NEW YORK (Reuters) - Even in a holiday season darkened by recession, job losses and tight credit, a business book can provide an antidote to economic angst.
Of course, not just any business book makes the perfect gift. The key is to pick something that offers humor, hope, nostalgia or just plain escapism.
The good news is that plenty of recent releases fall into those categories.
In the “success literature” genre, Tarcher/Penguin is reissuing three famous early works on December 26 — one day after Christmas but just in time for Hanukkah and the new year.
Elbert Hubbard’s “A Message To Garcia” ($10), a paean to the entrepreneurial spirit in a Spanish-American War setting, was required reading for many workers in the early part of the 20th century.
People still quote from Temple University founder Russell H. Conwell’s “Acres of Diamonds” ($10), which advises readers to seek opportunity where they are right now.
Finally, “The Law of Success” ($16.95) is the 1928 magnum opus of Napoleon Hill, whose “Think and Grow Rich” was one of the books that inspired the book/DVD phenomenon “The Secret.”
More recently, paperboy-turned-oilman-turned-hedge-fund-manager T. Boone Pickens brought his own brand of inspiration to “The First Billion Is the Hardest” (Crown Business, $26.95).
The book came out last summer, before the news that Pickens’ funds lost billions as oil prices tanked. But as the tycoon and alternative-fuel advocate wrote, it’s never too late to start over.
Other recent biographies of the super-successful include “The Snowball” (Bantam, $35), an in-depth portrait of uber-investor Warren Buffett by Alice Schroeder and — since a corporation enjoys the same rights as a person — “The Partnership: The Making of Goldman Sachs” (Penguin: $37.95) by Charles D. Ellis.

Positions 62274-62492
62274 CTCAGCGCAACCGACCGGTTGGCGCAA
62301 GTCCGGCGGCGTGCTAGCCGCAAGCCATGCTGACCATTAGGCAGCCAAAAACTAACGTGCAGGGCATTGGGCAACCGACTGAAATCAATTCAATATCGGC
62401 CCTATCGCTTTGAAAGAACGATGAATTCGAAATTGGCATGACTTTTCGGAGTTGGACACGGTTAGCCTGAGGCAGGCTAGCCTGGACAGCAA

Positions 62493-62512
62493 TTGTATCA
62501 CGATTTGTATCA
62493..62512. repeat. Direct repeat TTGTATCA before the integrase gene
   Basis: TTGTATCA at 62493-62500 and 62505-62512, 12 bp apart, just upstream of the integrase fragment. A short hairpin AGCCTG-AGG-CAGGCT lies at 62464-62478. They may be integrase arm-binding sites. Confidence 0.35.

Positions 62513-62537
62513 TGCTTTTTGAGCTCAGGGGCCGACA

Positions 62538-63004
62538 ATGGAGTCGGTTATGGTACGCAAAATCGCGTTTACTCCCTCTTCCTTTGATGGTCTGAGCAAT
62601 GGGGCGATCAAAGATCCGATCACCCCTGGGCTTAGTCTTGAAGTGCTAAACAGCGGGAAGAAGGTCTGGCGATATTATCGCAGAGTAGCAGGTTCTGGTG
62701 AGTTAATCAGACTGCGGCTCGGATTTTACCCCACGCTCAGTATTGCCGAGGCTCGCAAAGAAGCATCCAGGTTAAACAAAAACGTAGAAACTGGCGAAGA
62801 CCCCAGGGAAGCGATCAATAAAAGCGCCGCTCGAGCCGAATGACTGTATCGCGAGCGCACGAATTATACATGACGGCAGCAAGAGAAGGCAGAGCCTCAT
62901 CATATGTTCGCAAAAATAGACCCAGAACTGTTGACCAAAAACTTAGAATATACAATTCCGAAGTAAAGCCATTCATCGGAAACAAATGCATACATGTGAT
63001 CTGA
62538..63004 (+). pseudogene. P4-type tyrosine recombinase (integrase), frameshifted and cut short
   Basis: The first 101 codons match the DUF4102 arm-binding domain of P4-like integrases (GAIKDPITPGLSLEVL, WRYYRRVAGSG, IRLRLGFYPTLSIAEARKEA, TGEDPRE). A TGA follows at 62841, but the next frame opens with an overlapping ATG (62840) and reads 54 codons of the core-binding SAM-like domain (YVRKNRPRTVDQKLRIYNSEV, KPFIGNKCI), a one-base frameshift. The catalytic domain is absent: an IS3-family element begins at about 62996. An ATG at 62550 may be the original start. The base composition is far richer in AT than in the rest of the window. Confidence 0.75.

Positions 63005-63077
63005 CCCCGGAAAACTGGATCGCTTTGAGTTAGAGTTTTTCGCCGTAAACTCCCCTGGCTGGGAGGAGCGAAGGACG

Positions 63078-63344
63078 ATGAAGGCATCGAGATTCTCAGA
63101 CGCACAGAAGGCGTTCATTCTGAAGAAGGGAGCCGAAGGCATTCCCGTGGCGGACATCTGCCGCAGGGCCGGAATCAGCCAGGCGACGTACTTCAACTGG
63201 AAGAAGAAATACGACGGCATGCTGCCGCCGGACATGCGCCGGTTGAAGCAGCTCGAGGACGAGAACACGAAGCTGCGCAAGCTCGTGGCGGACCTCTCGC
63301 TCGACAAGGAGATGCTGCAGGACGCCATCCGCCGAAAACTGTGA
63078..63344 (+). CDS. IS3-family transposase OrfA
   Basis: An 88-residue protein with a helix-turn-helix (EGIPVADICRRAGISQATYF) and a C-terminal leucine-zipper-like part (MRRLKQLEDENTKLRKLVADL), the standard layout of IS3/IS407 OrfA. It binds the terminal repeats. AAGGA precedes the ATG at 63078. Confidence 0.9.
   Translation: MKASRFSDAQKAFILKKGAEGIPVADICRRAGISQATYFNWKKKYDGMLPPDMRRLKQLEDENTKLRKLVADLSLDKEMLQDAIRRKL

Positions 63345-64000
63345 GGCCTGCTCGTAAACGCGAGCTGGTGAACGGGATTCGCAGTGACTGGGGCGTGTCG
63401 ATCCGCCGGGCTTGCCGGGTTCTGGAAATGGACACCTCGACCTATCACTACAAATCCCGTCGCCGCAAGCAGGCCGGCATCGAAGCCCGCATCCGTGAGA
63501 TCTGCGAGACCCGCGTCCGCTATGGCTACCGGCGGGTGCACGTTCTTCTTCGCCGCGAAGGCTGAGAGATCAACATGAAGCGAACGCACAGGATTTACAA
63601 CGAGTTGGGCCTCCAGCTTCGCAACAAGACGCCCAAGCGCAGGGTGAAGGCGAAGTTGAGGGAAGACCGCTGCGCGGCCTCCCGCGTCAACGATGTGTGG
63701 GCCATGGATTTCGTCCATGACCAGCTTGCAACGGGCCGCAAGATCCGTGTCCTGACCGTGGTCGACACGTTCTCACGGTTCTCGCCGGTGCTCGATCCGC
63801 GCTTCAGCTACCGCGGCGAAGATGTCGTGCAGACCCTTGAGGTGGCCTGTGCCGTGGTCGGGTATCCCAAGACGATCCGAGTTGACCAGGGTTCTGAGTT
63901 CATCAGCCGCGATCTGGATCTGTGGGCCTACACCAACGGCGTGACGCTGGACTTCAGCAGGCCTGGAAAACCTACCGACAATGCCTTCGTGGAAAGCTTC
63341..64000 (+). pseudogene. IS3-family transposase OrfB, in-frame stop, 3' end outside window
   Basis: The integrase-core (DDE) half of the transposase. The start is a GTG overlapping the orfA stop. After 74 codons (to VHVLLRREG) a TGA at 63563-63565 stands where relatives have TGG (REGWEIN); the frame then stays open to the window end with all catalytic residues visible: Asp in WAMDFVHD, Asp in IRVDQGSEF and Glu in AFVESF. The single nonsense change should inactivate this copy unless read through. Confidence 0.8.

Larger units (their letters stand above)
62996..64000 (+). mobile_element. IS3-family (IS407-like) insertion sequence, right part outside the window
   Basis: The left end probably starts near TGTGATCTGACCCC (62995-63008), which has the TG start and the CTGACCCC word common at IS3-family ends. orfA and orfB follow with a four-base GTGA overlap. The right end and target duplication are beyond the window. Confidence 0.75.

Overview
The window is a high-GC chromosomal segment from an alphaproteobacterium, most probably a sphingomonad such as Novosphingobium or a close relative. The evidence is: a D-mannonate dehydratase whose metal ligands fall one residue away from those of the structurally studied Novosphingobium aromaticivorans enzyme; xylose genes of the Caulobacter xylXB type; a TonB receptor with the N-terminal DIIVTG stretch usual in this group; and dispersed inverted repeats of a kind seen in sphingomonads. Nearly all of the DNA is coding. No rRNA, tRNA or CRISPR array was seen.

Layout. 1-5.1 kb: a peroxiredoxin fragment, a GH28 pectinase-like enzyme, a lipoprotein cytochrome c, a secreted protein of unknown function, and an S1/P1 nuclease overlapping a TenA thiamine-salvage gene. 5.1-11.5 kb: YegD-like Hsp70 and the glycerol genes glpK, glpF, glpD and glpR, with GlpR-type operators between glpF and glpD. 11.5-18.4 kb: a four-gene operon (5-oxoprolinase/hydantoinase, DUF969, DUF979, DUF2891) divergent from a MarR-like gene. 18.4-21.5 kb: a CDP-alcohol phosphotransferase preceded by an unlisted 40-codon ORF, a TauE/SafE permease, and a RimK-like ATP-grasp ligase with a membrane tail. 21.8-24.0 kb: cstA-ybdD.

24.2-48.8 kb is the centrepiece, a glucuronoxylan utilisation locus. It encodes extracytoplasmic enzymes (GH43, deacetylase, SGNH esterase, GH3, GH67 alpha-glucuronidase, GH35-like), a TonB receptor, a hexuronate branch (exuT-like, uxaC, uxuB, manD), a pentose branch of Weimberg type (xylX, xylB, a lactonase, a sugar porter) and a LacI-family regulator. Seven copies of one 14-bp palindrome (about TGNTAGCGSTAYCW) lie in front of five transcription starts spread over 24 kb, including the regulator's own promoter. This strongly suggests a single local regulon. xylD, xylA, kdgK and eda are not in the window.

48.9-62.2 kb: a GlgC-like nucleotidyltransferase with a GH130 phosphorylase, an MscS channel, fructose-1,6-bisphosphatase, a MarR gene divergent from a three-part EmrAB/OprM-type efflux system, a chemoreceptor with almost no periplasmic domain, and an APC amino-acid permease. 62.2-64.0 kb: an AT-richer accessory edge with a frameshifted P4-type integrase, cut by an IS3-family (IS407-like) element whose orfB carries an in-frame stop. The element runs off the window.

For those with a more limited attention span, New York Times columnist Joe Nocera has compiled the stories of business celebrities, including Buffett and Pickens, in “Good Guys & Bad Guys” (Portfolio: $25.95).
Despite the book’s title, Nocera takes an even-handed approach. While acknowledging, for example, that Andrew Fastow was “at the center” of the notorious Enron scandal, he also writes that the ex-chief financial officer rendered “incalculable assistance” to federal prosecutors and “does indeed seem to be a changed man.”
When it comes to business history, Wall Street is particularly wistful about the 1980s, when deregulation began, conspicuous consumption came back into vogue and the tech stock, housing and buyout booms still lay ahead.
The 20th anniversary reissue of “Barbarians at the Gate” (Collins, $27.95) by Bryan Burrough and John Helyar brings back the good old days in this no-holds-barred account of the takeover battle for RJR Nabisco.
Burrough and Helyar have added an author’s note for some contemporary perspective and an afterword that tells what happened to the major players.
Everyone knows what has happened to the economy, and many experts have written books explaining why.
Not all come with cartoons, but Grant’s Interest Rate Observer editor James Grant has sprinkled them throughout “Mr. Market Miscalculates: The Bubble Years and Beyond” (Axios: $22).
This collection of essays, intended for knowledgeable investors, spans the dot-com boom through the collapse of the mortgage market.
Given today’s economic conditions, it might hurt to hear Grant’s warnings of bubbles that would eventually burst, but he chronicles the last decade with wit and flashes of humor.
And the book beats reading the average financial statement.
Reporting by Lisa Von Ahn; Additional reporting by Chris Baltimore; Editing by Eddie Evans